Grief and Making The Most Of Your Time
November 14, 2015
Grief and Making The Most Of Your Time
For anyone recovering from grief, it is important to make the most of your time and that you do not allow yourself to wallow in your grief with no apparent direction to follow. This sounds terrible to say, I know, but the reason for saying this will be made clear shortly.
If you are alone with your grief with no structure to follow or you are allowed to be alone, you may find yourself with just your thoughts for company and I’m sure that time may seem endless and possibly full of darkness.
You may not particularly feel like doing anything either which just adds to the emptiness you may be feeling. However time is of the utmost importance when dealing with grief so it is important to gather your thoughts, or have someone do it for you and begin to make yourself a list of things which need to be done as soon as possible or must be done and in what order, then a lower priority could be a list of more enjoyable activities which you could award yourself and give you something positive to look forward to.
If you are caring for someone going through the grieving process, please don’t give up when they tell you that they are okay and that they don’t need anything,
you may well see signs that the person is not feeding themselves or that essential housework isn’t being done and they may no longer be taking care in their eating or
appearance properly. These are an obvious indication that they are still grieving and more obviously they do need some help!
In many instances the sufferer may just be sat or laid thinking to themselves without doing anything letting time pass them by. But you can help them by sitting
with them and chatting, once you have been able to engage them in conversation try to suggest to them that they try to think of things that need doing, some maybe
obvious or even urgent, them there maybe items that they need to do but are less urgent and then they will be a list of things or activities that this person may
wish to do, either now or in the future, this list should obviously be enjoyable and aimed at lifting the spirits of the person still grieving.
None of this is expected to stop the grieving process in its tracks, the grieving process must continue to the end, but it is aimed at getting the person thinking ahead a little in order to try to get a sense of normality into what could be a very empty and isolated period. Everyone is different, we know that ans some will cooperate and follow a suggestion of creating a list. Others may resist and are not yet ready for this stage, they are not yet to try to climb out of their hole, however positive their helper is.
The reality of anyone going through the grieving process is a varied one, but each
case does follow a similar pattern as explained in THE FIVE STAGES OF GRIEF and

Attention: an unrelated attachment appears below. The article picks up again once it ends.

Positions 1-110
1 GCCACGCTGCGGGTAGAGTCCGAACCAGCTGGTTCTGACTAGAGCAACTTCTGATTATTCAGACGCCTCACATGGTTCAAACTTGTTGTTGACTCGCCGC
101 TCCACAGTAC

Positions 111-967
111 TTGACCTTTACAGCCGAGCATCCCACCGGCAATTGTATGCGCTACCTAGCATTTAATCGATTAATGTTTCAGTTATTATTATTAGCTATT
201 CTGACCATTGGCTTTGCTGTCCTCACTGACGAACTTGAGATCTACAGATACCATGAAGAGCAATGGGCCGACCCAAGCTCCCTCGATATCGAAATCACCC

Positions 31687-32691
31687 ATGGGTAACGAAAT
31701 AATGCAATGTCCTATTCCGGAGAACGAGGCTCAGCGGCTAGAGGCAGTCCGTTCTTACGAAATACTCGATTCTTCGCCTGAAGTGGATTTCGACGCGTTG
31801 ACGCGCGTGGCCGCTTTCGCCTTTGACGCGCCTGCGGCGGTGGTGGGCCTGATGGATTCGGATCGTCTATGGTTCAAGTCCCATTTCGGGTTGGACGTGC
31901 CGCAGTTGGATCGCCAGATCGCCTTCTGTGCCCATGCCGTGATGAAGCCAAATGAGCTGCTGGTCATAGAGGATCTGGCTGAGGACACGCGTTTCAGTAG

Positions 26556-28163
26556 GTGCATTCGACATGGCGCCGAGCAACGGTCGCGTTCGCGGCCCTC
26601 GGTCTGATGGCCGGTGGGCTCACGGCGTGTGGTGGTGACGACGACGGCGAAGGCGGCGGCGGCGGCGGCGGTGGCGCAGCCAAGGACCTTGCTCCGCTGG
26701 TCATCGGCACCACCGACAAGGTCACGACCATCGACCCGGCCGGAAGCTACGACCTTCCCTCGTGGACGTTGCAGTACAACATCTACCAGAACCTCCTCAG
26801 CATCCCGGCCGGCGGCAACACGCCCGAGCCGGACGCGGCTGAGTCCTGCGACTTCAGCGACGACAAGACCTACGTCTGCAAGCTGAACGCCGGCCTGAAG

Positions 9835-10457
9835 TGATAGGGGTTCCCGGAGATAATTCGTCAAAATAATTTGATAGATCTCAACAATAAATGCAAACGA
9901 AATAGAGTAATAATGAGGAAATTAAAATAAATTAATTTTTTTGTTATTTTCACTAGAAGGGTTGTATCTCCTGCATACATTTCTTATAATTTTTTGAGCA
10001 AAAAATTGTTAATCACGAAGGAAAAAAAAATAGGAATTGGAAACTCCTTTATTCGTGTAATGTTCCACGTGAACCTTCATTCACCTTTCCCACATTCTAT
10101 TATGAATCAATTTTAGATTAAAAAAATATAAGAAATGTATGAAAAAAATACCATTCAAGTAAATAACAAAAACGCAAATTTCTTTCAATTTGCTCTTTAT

everyone suffering from grief for whatever reason will follow this pattern. The important thing is not to let them remain alone with their thoughts for too long
because to do this is to possibly invite a downward spiral into a much deeper depression. It is natural for people to want to be left alone to grieve and gather
their thoughts, but this can only be allowed to go on for a day or too before changes are made.
One of the initial moves towards recovery is compiling a list as previously mentioned but to expand on this once that the affected person has began to come out of
the latter depression stages and can begin to think about the future once again. These “To do” type lists are excellent projects because they are designed to remind
the person who writes them exactly what it is they need to be doing which is practical but because it is filling a desire it is also a positive in that it provides
a focus for their feelings.
When preparing a list it is only going to be of any use if it accomplishes anything, so with this in mind allocate a specific but achievable goals or time by which
the tasks are completed, it also means that someone should oversea the tasks involved and in this way it you can engage with the affected person and begin to bring back a sense of normality can be experienced, confirming that the end is in sight. It should also bring back a sense of normality, or a routine to the day allowing the person to get their life back in order.
It is also important that the person is looking after their general health, including eating properly as well as their mental well being. Establishing a routine will allow
them to remain organized, visiting their family and friends, take care of all the household chores, leaving time for any social events or other activities old and new.
Any activity which is enjoyable and involves being in the company of other people will put the fun back into life and very soon the cause of the grief will begin to dull,
it will never disappear altogether but the person who has been through the grieving process will be at peace with it and will be able to talk about it without choking
and becoming upset.
The causes of grief are vast and the recovery period will vary from person to person but it will pass and providing that it is carefully managed by family, friends and
occasionally medical professionals everyone who suffers grief will get through it, you just need to remember this when it eventually comes knocking at your door.
See these videos for more helpful information: